Archive for the ‘Dusan Writer’ Tag

Around the Grid In Top 200 SL Blogs

Time for a little — this time deserved, I hope — horn-tooting.  I picked up a tweet a short time ago from Dusan Writer, retweeting a Gwyneth Llewelyn blog article on yet another article, this one written by ArminasX Saiman at Second Effects.  Armin embarked on a Project recently, which he has since revised:  to compile a list of the top blogs focusing on Second Life.

To create the list, he extracted the Technorati ranking of over 1,800 blogs, correcting for Technorati’s notoriously variable system.  Read Armin’s article for all the details; but at the bottom, he appended his ranked list of over 500 SL Blogs.  Many of the well-known blogs are on the list, of course:  the Big Blog, Massively, New World Notes, Torley Lives, Vint Falken, Gwyn’s Blog itself (yeh, Gwyn!), Designing Nicky Ree, It’s Only Fashion (yeh, Cajsa and Gidge!), etc., etc.

And among all these, Around the Grid is also on the list, at #103.

Armin himself admits that his list may still be full of errors, and that blogs come and go constantly.  But this makes me feel a whole lot better about the numbers I get from WordPress, aside from that silly belch of traffic the other day.  I’m both proud and humble that I’ve made it to this (apparant) level of readership, and it gives me fresh determination to give you factual, accurate news, intelligent and clear opinion where justified, and other pieces that entertain and inform you about the lifestyle we all share on the Grid.  Thanks to you all for reading me, and please keep coming back!

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Old Linden Viewer, or Sexy Independent Viewer?

Writing from Destin, Fla.:  off-Grid until 7/26.

Many users apparently have a bugaboo with the stock viewer we download from Linden Lab for use in Second Life.  I myself am a tolerant sort, and have not had any problem locating any of my main controls since I first started up last October — yes, I’m a nerd; I’ll admit it — but there are still some idiosyncrasies that I wouldn’t mind seeing adjusted, mostly in the Inventory area.  (Any tools allowing us to wrassle that particular bugbear into submission would be welcome!)  In M Linden’s letter to Residents on the Big Blog, he notes that the recent and current Release Candidates have over 50 crash fixes, and that Linden Lab is planning to redesign the viewer interface completely, to make it easier for newcomers to navigate.  (I’m always shy about this, or just plain fearful; “increasing simplicity” usually means we’re headed for the era of what the New Hacker’s Dictionary calls “drool-proof paper.”)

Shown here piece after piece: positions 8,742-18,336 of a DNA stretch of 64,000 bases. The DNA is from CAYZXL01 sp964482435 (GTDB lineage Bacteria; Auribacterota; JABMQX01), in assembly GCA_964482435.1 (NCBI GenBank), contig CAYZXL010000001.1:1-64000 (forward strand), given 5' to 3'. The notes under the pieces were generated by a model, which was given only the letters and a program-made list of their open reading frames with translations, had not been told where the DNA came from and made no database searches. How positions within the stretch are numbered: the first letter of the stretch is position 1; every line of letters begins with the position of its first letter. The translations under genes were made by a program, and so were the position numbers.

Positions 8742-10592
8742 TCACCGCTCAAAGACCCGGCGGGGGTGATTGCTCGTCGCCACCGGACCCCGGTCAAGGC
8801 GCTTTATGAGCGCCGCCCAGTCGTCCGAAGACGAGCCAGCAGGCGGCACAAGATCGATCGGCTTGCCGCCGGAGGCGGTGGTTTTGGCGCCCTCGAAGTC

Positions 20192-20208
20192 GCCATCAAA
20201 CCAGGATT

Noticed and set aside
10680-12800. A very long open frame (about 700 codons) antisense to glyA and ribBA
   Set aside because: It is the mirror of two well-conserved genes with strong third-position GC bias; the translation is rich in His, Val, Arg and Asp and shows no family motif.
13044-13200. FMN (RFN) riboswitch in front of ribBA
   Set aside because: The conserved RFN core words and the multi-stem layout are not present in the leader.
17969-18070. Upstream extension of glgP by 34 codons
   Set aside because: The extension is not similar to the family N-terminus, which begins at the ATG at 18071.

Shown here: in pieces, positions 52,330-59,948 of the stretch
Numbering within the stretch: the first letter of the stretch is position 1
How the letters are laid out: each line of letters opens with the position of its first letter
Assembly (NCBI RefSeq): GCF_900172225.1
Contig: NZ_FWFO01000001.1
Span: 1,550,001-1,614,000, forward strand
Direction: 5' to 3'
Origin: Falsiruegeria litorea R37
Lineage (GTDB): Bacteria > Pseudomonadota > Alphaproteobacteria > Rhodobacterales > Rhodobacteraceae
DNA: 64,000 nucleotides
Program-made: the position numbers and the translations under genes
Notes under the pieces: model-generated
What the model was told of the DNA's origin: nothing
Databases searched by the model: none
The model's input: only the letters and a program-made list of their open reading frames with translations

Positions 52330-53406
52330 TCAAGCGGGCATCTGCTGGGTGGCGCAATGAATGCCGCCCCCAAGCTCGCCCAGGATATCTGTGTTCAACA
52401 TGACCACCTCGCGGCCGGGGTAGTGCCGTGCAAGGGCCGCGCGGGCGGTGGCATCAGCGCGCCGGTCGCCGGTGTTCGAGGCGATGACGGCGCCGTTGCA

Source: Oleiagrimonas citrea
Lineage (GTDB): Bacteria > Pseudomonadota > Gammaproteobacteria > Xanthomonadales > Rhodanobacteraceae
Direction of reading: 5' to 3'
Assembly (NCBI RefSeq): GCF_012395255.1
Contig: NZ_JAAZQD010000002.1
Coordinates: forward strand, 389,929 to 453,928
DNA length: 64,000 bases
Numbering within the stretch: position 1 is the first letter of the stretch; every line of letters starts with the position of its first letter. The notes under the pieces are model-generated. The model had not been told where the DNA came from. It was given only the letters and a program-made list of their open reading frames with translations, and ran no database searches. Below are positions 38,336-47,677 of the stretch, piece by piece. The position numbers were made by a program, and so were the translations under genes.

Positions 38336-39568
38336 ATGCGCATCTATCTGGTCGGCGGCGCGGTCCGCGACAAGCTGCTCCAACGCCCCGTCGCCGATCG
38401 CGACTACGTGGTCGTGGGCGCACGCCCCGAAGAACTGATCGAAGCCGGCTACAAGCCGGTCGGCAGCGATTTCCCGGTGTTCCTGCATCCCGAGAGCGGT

However, alternatives are coming at you.  Since the viewer is open source, anyone can tinker with it in an effort to improve it; and many have already.  In fact, Dusan Writer has been running a contest, with prizes totaling L$800,000, for Resident-created redesigns of the viewer.  And some have taken him up on it.  The field has been narrowed to five finalists, whose results you can examine both on their own sites and Dusan’s.  The final five will go up against the judges on July 22 at 2:00 pm SLT, in the Remedy region (logically, I assume).  If I was able to get onto the Grid right now, it’d be an interesting event to watch as each presenter makes their case.  In the presentations I’ve seen, each has had some interesting ideas, such as grouping logically related functions closer together, improved inventory sorting and filtering, and various levels of depth for newbies to experienced users.  Some of the pictures I’ve seen so far are rough, and could use smoothing of graphical concept, but there’s enough to get the main idea of what the designer is intending.

Will any of these prove to be popular?  That’s up to the individual Resident — whether they are content with Linden’s work, willing to wait for the Lab to continue the native viewer’s evolution, or wish to venture into uncharted territory.  I suspect there will be a mix of each; despite all the yowls from various quarters for changes, some Residents are content with how the viewer is progressing.  Some, frankly, may not want to invest more time in a new learning curve.  That could be to their benefit, or their harm, either way.  Only time and experience will tell.

Thanks to Hamlet Au.

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